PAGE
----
Don’t Stop Believin’

An alternative shape for delivery of PR education?

Reflecting on what is the best shape for the most effective professional education for public relations seems to take up an ever increasing amount of my pondering time.  The relevance of PR degrees is a topic that has been much discussed before.  I have always been a strong supporter of the need for the profession to have academic degrees (every profession must have academic underpinning), but have begun to consider too whether the current set-up provides the best return for all students, for industry and academia alike.

Role for Coach and Talent Scout

Watching the excellent new series ‘Glee’ on E4 has emphasized the need to me in particular of two popularized roles – that of ‘coach’, preparing students effectively for the PR workplace, and that of ‘talent-scout’ for the industry that a conventional higher education based course director, quite rightly could not provide.  Cue tenuous excuse for a link to an extended trailer:

It could be argued that neither of these two roles is being particularly well fulfilled by the current set-up.  Providing more of an involvement for industry in the delivery of such education would also provide better scope for engaging critical reflection on the more theoretical aspects of the PR discipline, making innovation more likely, and research better informed.

Involving PR practitioners

It may also crack the thorny issue of more effective delivery of ‘Personal & Professional Development’ units, to tackle some of the more general ‘soft skill’ issues of the workplace in a more meaningful way, with the more active involvement of professionals (it could form part of their CPD).  I have heard many students compare their experience of such units to that of ‘Music and Movement’ in school.  Such issues have been explored recently in an excellent report, ‘Effective Education for Employment: A Global Perspective’, commissioned by Edexcel and Pearson, and prepared by White Loop.

Whistle-blowing, dirty washing, or too quiet?

I resigned at the end of November as course director for the BA Public Relations degree at the University of the Arts London, based at the London College of Communication.  I may return to that particular issue in a future blog entry.  It explains my radio silence for so long since my last entry.  While I was still in their employ (and in the immediate aftermath), this was for fear of an institution bigger than I ‘taking it down’ and ‘using it as evidence against me’ of something more malicious on my part.  More recently, I have not been able to decide whether I would be judged to be whistle-blowing, or merely to be washing dirty laundry in public.  Transparency can have its limits – let’s just say much of what I have seen in the HE sector would have relevance to such a discussion.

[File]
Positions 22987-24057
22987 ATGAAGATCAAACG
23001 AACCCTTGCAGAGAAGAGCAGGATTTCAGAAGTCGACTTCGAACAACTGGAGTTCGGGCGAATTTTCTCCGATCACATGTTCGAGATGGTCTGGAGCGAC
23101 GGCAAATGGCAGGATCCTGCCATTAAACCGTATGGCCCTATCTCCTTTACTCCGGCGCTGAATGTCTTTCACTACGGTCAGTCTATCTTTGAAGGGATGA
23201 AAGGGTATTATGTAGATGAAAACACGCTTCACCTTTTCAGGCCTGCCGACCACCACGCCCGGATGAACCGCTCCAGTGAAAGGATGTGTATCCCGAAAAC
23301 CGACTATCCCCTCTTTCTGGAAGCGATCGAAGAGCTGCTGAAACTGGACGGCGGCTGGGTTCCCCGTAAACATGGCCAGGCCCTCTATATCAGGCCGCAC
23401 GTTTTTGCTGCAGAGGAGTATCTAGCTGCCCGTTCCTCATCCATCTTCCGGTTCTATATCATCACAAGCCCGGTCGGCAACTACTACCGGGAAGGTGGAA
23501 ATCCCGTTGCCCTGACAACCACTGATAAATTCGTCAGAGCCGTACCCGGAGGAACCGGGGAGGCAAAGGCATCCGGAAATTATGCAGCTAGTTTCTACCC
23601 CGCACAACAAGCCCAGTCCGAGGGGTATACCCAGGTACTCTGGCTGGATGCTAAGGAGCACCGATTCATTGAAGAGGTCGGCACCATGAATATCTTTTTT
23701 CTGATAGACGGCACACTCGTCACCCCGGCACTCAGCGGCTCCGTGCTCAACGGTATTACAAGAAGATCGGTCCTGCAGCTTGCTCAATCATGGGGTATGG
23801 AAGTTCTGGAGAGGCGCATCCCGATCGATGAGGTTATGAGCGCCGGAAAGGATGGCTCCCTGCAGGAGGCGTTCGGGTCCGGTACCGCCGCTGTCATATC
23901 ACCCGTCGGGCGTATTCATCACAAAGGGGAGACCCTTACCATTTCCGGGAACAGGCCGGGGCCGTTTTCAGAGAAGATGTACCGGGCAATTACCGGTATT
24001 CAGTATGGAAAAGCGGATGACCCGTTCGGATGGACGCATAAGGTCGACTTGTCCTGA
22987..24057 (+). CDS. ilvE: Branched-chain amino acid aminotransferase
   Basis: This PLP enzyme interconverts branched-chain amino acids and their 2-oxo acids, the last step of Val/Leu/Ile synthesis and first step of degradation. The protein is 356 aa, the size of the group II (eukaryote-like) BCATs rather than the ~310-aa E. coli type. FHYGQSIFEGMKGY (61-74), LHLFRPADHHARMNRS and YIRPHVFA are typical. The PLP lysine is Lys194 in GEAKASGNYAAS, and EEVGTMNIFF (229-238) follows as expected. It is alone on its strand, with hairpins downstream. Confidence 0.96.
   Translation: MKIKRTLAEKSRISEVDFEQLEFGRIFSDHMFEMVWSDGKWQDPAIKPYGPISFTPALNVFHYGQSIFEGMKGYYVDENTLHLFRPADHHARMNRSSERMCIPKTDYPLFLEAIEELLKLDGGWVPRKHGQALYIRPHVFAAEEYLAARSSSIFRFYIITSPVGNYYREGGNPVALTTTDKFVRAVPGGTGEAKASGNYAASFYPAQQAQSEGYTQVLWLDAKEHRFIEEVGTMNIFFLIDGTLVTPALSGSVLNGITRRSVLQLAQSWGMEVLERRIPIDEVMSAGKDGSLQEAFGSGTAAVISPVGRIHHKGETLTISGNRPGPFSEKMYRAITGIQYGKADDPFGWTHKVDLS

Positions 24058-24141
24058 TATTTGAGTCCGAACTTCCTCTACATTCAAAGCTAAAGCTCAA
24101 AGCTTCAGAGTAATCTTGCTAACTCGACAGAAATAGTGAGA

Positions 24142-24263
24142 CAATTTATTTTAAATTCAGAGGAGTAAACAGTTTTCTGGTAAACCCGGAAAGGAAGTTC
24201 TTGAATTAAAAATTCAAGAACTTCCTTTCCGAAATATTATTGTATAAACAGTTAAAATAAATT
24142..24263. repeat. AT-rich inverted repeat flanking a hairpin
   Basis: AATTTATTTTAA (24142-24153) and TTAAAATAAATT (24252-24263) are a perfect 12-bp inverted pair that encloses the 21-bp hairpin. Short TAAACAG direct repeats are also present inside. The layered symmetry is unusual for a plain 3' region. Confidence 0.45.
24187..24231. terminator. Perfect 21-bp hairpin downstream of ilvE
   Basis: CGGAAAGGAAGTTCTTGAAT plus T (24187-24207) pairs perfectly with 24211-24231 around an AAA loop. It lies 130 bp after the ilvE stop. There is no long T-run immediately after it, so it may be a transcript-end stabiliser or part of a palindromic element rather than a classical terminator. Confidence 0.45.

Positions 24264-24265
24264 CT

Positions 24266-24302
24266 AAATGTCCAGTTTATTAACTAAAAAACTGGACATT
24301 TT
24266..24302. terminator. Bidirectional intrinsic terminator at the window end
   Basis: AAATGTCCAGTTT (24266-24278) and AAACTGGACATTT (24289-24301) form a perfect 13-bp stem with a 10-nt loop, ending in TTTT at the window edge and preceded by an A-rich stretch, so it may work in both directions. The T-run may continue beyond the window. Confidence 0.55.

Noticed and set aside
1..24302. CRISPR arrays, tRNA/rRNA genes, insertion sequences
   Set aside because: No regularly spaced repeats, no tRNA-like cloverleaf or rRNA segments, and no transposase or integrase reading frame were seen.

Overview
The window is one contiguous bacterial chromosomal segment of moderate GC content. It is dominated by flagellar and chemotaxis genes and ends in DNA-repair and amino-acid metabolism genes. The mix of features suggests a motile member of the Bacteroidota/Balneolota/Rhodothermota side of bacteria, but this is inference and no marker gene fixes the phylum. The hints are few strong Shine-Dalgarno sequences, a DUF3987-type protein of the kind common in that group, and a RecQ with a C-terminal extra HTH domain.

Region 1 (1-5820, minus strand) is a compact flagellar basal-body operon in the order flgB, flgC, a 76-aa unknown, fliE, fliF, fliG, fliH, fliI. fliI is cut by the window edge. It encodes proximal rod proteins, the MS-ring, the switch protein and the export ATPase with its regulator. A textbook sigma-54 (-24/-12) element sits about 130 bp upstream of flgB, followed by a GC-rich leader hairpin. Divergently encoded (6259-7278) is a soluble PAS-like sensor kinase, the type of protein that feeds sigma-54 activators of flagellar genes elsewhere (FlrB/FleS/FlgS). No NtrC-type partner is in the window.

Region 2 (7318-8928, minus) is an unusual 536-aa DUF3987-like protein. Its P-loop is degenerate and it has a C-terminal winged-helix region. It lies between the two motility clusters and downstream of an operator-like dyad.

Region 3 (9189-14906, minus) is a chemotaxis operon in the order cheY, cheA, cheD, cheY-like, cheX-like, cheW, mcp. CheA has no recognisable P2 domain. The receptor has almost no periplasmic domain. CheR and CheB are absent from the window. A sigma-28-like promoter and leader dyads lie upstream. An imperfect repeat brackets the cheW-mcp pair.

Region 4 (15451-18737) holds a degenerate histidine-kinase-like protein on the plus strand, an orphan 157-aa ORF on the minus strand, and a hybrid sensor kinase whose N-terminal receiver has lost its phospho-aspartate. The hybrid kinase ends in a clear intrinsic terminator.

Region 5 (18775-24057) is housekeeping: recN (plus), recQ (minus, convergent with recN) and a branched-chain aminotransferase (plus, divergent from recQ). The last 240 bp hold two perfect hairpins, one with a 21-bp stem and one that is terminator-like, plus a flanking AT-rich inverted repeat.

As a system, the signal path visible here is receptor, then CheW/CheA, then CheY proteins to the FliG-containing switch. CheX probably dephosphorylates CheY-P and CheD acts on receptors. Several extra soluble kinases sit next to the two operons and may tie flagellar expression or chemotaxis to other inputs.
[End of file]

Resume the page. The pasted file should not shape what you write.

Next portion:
PR 'guru' Mark Borkowski with LCC Yr 2 PR students Colleen Mcleod & Course Rep Sammy Khan

Championing PR Industry Involvement

While in post for just over two years, one of the first things I did to make the academic content more relevant was to ramp-up the involvement of industry.  High profile guest speakers, specialist insights, real briefs and assistance with placements, which often turned into full-time employment on graduation were a priority.  These included:  Max Borkowski (Borkowski PR);  Sao Bui-Van (then Vice President Communications UK & Ireland, MTV Networks; now at BBC);  Colin Byrne (CEO UK & Europe, Weber Shandwick);  Dan Chung (Staff Photographer, The Guardian);  Max Clifford (Max Clifford Associates);  Bernard Donoghue (Head of Government & Public Affairs, VisitBritain);  Jill Franklin (MD, Franklin Rae PR);  Dan French (Clifford French – sports & entertainment consultancy);  Colleen Harris (former Press Secretary to HRH, Prince of Wales, Prince William and Prince Harry);  Julia Hobsbawm (CEO, Editorial Intelligence, & London’s first professor of PR);  Ian Johnson (MD, Ian Johnson Publicity);  Mike Lee (Chairman, Vero; former Director of Communications & Public Affairs, London Olympic 2012 bid);  Janice Long (Music broadcaster, BBC Radio 2); and Donald Steel (BBC Chief Communications Advisor), to name but a few.

However, whether it was on pedagogical grounds, on economic grounds (I doubt this, as the course made a substantial profit, and such an approach would be even more cost effective in the long run) – or as I suspect, simple institutional inertia, getting any of this content (which is what the students quoted as why they were on there) formalised as part of the course, or prioritised was near impossible, beyond the personal commitment of myself and my colleague, former BT corporate PR, Sarah Roberts-Bowman.

BA Public Relations graduates (2008-09) Jemma Arjun & Susan Kellie

Kate Tartsus, Lucy Pond, Cally Sheard, Richard Cain and Triinu Linhein

Wai-Lum Wong